Editor’s note: Anu Karwa wrote the Culinate wine column, titled Swirl, from July 2009 through December 2010.
I’ve been noticing a lot of stemless wine glasses. Restaurants use these for whites as well as reds. Do you recommend them?
I’m slightly torn on the stemless-glass front. However, if you checked, you’d find a few lurking in my cupboards, so you can guess how my decision-making ultimately leaned.
The stemless wine glass “revolution” was started by fine-glassware maker Riedel — and now seemingly everyone makes them.
Some of the benefits are obvious. The glasses are more casual. They’re more durable, since glasses often break at the stem. They’re stackable in cupboards, which is great for tight quarters. And — my favorite benefit — they’re dishwasher-safe.
Stemless wine glasses also make a bit of a hip statement, showing the host eschews the traditional path. I also find them perfect for non-alcoholic drinks like juice and water, to which they add an element of chic.
So what’s the downside? Well, the reason there’s a stem on a wine glass in the first place is so the heat from your hands doesn’t transfer to the glass and heat up the wine, changing the taste.
The wine purist in me leans toward the importance of the stem, while the casual, weekday wine drinker in me who hates hand-washing delicate glasses loves them.
My solution? I reserve the stemless versions for casual settings with everyday wines.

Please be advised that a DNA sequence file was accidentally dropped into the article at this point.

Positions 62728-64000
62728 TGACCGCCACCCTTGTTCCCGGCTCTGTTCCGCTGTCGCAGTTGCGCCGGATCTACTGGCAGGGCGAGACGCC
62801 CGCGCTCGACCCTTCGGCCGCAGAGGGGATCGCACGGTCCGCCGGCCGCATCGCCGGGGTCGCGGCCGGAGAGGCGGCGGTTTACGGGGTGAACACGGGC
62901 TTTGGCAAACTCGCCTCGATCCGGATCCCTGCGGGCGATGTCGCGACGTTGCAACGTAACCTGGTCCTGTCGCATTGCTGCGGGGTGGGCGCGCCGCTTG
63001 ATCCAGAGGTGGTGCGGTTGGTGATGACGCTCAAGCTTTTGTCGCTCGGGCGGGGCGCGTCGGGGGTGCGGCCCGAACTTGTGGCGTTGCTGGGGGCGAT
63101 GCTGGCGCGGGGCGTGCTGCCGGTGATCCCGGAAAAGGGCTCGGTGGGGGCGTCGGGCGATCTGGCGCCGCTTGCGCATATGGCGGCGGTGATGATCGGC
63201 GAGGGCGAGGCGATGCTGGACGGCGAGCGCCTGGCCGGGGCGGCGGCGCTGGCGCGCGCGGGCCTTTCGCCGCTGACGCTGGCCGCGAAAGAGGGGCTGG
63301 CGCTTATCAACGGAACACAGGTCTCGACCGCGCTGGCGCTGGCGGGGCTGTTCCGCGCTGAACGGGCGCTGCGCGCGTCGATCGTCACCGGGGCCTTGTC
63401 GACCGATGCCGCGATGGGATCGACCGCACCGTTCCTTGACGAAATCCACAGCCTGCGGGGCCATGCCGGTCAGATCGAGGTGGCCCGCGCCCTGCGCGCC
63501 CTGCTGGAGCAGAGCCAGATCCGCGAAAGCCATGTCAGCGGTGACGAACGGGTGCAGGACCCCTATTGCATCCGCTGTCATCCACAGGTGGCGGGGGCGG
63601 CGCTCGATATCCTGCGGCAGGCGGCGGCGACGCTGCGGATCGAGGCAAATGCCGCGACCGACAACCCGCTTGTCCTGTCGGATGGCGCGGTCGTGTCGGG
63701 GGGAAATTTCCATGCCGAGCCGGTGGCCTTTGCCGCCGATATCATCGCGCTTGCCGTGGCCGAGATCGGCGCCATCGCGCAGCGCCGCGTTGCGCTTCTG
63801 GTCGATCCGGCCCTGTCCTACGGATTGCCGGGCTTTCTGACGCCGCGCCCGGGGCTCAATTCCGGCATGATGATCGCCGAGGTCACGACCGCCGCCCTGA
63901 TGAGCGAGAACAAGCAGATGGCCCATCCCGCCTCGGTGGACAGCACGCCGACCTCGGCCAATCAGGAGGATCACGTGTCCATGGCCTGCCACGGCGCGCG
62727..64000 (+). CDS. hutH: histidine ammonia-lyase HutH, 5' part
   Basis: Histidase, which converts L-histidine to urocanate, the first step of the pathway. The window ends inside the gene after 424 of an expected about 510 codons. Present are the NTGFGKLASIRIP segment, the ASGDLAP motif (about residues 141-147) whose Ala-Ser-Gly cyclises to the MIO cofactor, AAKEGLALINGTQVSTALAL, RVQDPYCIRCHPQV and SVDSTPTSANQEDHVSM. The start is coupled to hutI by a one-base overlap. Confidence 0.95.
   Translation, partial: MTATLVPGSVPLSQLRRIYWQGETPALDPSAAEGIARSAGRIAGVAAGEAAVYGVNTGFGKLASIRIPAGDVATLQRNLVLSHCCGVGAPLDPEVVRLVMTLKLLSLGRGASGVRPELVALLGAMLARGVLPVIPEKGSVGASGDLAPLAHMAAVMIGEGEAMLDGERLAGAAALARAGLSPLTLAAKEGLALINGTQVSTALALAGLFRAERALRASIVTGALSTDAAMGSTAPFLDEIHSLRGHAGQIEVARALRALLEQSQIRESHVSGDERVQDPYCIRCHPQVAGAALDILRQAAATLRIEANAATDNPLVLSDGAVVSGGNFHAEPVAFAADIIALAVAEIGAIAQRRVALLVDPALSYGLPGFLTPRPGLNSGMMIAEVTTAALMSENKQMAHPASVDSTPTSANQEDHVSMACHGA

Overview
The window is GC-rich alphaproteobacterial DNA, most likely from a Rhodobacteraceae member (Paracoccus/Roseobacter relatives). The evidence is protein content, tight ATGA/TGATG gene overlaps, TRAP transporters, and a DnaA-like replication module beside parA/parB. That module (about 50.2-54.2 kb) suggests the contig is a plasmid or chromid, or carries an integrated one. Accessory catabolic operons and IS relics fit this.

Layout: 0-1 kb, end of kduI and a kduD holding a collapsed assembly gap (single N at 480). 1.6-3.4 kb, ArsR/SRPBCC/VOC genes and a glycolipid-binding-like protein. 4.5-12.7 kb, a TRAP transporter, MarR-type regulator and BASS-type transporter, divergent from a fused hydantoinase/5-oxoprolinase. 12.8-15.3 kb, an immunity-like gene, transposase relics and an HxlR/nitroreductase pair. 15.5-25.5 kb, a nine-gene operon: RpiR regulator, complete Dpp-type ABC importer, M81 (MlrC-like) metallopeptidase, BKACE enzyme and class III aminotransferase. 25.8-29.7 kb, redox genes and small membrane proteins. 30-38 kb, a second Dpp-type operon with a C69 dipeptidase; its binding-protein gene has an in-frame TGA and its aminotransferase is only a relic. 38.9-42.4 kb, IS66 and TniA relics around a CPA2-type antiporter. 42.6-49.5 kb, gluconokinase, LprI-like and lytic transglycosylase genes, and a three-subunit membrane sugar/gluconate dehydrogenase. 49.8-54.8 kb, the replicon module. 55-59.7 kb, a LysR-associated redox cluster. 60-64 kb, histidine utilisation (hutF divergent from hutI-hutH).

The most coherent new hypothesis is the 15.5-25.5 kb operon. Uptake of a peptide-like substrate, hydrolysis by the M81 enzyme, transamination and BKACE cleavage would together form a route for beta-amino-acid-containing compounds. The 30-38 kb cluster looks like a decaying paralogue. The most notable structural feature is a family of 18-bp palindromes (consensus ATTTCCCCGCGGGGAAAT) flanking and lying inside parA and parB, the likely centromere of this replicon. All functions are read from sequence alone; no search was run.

If you still want to stick with stemmed glasses, and the stemware brand you’re considering has specific versions (as opposed to just red and white), my advice would be to get the Riesling or Sauvignon Blanc style for white wine, and the Shiraz or Cabernet style for red. They have the most universal shapes — i.e., not too skinny and not too wide. But you can also procure stemless glasses made specifically for each major varietal.
One plug for stemless: I recommend Riedel’s limited-edition Crescendo, a pink glass released in time for Breast Cancer Awareness Month. I’m not a fan of tinted wine glasses of any shade, because they make it hard to appreciate the true color of the wine, but these are for a very worthy cause. Riedel is donating 15 percent of the sale of these glasses to Living Beyond Breast Cancer — four glasses for $70. Buy online at Riedel.com.
Kerry Newberry is a wine and food writer based in Portland, Oregon. She believes a good glass of wine is a story of people, place, and time. Join her here as she seeks out the personalities, politics, and poetics that craft a wine from vine to table. Follow her online and on Twitter @KerryNewberry.
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